For example, it is well documented that firefighters have a high risk for respiratory problems, certain types of cancers, heart attacks and strokes. What many first responders or sworn officers don’t realize is that they may be entitled to compensation even when health problems develop after they have left the job.

The California Labor Code makes clear that “the presumption shall be extended to a member following termination of service for a period of three calendar months for each full year of the requisite service, but not to exceed 60 months in any circumstance, commencing with the last date actually worked in the specified capacity”.

That heart attack that happens after the fireman, or the police officer retires, or that case of tuberculosis that suddenly shows up in a retired prison guard may very well entitle him or her to compensation. If that post-work job related health issue leads to death, his or her family may be entitled to compensation.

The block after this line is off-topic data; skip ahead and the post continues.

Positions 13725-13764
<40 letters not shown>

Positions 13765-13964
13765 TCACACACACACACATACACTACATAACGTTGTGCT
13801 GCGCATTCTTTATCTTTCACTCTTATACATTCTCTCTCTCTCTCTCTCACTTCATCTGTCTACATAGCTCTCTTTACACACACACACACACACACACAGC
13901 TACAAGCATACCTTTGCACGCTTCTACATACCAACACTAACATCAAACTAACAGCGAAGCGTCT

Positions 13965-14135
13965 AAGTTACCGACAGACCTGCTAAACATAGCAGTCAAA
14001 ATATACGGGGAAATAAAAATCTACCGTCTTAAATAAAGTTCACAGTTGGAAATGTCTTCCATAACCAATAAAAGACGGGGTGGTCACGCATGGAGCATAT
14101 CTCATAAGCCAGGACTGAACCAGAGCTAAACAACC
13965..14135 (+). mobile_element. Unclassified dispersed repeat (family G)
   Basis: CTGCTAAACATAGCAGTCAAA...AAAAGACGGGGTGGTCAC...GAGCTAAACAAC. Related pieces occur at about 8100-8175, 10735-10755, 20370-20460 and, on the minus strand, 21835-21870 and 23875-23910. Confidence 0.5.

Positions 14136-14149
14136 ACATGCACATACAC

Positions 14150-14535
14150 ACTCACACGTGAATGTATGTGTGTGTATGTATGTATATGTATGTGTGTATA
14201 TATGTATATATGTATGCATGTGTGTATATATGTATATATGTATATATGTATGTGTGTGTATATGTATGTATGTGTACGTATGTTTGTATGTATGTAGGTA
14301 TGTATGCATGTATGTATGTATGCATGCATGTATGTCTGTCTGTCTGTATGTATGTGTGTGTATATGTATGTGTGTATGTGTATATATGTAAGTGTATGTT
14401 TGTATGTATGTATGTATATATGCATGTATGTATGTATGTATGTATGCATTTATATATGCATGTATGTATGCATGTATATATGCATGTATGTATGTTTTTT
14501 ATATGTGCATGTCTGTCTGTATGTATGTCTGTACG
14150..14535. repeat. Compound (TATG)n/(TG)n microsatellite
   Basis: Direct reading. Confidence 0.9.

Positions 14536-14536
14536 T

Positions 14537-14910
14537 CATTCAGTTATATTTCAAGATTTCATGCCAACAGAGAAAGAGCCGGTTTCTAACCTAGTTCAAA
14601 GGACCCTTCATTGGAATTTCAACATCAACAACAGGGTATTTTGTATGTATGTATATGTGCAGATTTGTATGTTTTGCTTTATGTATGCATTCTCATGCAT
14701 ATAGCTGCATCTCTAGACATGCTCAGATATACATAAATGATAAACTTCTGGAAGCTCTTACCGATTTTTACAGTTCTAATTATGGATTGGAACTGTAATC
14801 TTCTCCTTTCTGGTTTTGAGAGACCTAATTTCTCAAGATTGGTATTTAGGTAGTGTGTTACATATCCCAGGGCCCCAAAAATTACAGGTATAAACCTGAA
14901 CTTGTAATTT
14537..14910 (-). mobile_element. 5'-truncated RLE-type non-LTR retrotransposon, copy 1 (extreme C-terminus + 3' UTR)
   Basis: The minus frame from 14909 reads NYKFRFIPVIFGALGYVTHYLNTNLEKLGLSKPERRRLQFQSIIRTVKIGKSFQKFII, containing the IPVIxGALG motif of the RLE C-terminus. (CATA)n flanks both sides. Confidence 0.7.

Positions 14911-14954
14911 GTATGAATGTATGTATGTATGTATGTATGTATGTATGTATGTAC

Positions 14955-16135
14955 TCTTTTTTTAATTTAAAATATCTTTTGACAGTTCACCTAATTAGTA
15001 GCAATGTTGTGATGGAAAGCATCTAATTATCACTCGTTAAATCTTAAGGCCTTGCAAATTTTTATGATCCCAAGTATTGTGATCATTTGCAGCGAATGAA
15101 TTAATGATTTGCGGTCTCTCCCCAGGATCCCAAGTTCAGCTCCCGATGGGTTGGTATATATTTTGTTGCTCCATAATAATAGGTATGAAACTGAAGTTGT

It is important to note that some other types of jobs may be entitled to the same type of claim – such as nurses who work in stressful situations or work shift work.

Stern has dealt with hundreds of these kinds of claims. As he sees it, these individuals who put their lives and future health on the line deserve much consideration.

“When shots are fired you and I are running away from this. I am running and ducking,” says Stern. “Thank god there are cops who do that. It is an honor to be able to work for these individuals.”

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Posted by